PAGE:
Public and private schools in Rochester will close twice this winter, as they do every year, for the last week in December and the third week in February. The kids will be home, with you, for some fun, meaningful family time. Don't panic. There are plenty of things to do.
For no-fuss, nearby activities in the snow, look to the parks.
The Monroe County Parks Department recently chose six hills in the greater Rochester area to name as sledding hills. The designated hills are free of trees and offer long runs. Find them at: Northampton Park, Black Creek Park, Powder Mills Park, Mendon Ponds Park (2), and Webster Park. The hills are marked.
The beginners' downhill ski lessons at Powder Mills Park have been offered for at least 30 years, says Jack Jesmer, supervisor of Bristol Mountain's Parks Department. "All of Rochester probably learned to ski at Powder Mills," he says. Now there are also classes at Northampton Park and all lessons are taught by staff from Bristol Mountain. Although Northampton is farther from the city, it probably has the better and less crowded hill, says Jesmer. The program offers lessons throughout the winter as well as three-day skiing camps during the winter and February breaks. Rentals, snowmaking, and hill grooming are provided at both parks. For more information, call 374-6000 or visit www.bristolmountain.com.
Nature lovers can hand-feed chickadees at Mendon Ponds park by bringing handfuls of black sunflower seeds and walking along the nature trail that begins at the Mendon Ponds Park Nature Center. Interactive outdoor displays guide and educate visitors as they walk, but a main attraction is the chickadees, which are not shy about taking food from people. "They will just follow you around," says Eric Johnson of the Monroe County Parks Department, "it's amazing."
It doesn't take a lot of time to acquaint the kids with some of the small wonders within city limits. These quick, mini-excursions will make your child think you have lots of tricks up your sleeve.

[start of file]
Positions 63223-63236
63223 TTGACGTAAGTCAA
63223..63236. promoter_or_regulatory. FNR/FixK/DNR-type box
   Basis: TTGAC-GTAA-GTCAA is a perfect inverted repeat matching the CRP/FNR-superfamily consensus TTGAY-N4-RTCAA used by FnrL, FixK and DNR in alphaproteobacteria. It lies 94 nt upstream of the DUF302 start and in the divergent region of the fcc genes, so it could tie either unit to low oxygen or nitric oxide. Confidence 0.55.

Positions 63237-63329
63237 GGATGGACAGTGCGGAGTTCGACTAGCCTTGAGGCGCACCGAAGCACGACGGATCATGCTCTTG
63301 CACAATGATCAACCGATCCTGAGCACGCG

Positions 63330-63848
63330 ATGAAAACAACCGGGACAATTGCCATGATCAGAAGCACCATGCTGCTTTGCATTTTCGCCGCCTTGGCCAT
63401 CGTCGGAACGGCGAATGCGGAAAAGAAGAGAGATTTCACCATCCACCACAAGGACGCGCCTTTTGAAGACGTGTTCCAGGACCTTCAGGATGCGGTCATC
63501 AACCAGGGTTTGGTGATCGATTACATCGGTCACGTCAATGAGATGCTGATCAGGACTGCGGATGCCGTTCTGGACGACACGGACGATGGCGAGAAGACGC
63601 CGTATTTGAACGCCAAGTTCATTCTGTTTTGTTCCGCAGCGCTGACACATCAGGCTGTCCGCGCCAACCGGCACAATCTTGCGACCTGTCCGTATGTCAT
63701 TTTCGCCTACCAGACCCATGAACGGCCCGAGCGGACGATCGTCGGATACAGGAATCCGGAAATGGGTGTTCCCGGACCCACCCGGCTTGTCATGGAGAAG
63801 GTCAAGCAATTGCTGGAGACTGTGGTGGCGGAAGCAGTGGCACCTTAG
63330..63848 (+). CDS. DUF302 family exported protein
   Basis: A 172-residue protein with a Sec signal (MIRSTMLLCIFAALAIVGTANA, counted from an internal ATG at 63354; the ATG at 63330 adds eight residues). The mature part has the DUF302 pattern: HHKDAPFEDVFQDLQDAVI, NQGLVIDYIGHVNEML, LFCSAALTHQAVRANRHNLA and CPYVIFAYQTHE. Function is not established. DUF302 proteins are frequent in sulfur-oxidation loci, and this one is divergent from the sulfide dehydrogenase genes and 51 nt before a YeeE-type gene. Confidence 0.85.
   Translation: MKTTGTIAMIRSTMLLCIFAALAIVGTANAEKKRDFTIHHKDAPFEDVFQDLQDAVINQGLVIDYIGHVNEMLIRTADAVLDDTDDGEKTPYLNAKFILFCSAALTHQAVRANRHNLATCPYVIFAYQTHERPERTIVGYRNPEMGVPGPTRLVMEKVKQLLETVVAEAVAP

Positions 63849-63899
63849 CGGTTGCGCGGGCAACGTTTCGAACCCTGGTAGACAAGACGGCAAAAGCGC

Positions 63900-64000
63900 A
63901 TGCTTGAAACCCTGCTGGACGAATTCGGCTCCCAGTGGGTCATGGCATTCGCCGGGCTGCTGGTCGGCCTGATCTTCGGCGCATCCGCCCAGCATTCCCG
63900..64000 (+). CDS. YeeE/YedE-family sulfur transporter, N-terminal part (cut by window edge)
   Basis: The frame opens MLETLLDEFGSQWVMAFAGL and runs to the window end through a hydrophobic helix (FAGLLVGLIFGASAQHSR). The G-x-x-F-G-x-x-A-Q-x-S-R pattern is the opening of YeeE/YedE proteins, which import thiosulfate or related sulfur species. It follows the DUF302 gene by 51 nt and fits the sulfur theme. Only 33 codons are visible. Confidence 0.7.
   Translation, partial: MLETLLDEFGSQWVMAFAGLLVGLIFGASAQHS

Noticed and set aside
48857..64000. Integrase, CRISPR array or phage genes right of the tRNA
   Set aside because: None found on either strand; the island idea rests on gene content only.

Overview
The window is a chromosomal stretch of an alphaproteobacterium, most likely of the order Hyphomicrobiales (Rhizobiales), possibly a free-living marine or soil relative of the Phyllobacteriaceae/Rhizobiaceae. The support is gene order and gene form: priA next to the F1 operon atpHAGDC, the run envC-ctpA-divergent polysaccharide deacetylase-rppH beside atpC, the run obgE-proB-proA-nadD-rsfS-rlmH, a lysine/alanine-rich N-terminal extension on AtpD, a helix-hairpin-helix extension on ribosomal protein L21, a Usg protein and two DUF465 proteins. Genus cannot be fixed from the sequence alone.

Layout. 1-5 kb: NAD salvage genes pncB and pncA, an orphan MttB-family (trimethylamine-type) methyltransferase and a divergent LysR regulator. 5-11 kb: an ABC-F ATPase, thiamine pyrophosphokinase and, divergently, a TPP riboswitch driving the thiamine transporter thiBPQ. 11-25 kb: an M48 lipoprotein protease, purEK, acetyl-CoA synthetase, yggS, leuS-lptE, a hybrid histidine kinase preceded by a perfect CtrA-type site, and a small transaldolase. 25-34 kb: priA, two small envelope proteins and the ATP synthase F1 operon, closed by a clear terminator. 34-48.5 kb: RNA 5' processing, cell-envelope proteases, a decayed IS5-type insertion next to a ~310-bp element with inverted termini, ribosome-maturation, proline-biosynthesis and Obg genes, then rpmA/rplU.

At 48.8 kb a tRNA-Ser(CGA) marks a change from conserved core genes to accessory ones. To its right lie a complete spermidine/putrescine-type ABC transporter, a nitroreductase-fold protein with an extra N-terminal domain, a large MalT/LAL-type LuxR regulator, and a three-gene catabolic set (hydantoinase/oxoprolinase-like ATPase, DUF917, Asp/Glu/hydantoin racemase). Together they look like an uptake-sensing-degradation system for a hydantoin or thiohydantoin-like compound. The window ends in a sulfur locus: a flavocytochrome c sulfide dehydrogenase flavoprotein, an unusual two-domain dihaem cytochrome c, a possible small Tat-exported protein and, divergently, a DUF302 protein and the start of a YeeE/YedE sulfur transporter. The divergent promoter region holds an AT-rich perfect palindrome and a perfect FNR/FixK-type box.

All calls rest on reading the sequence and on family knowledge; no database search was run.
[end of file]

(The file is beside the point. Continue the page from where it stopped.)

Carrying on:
The Secret Room in the Bausch & Lomb Public Library Building on South Avenue may not be so secret to you, but children still love to discover it. One of the bookcases in the library's Children's Section swings open to reveal a room filled with dolls from around the world.
If you are driving down East Avenue, pull into the Rochester Museum and Science Center parking lot and check out the big, red, parabolic whisper dishes behind the museum. People standing at either dish are yards apart, but the arch carries the quietest whisper in perfectly audible tones. The dishes do what the tin-can phone is supposed to do.
The Edgerton Recreation Center at 41 Backus Street is home to the Model Train Exhibit, which has four working model trains and a small museum of model railroading. The exhibit is open limited hours. Call 428-6769.
Do you have a basketball court or a swimming pool in your living room? For long afternoons during the school breaks, don't forget the City Recreation Centers. They are all over the city, and they offer the types of sports and activities that usually aren't possible at home. Many centers will offer extended hours and special programming during winter recesses, in addition to the usually available activities. Check with your local center or call Rochester's Parks & Recreation Administration Offices at 428-6755.
Not only does the Corning Museum of Glass have the Hot Glass Show, a live glass-blowing demonstration, it also has a walk-in workshop where visitors can make an object, like a sandblasted drinking glass, to take home. Some activities have age requirements, but there is something for all ages. Same-day reservations are required for the walk-in workshop. Call (800) 732-6845 or visit www.cmog.org/ for more information.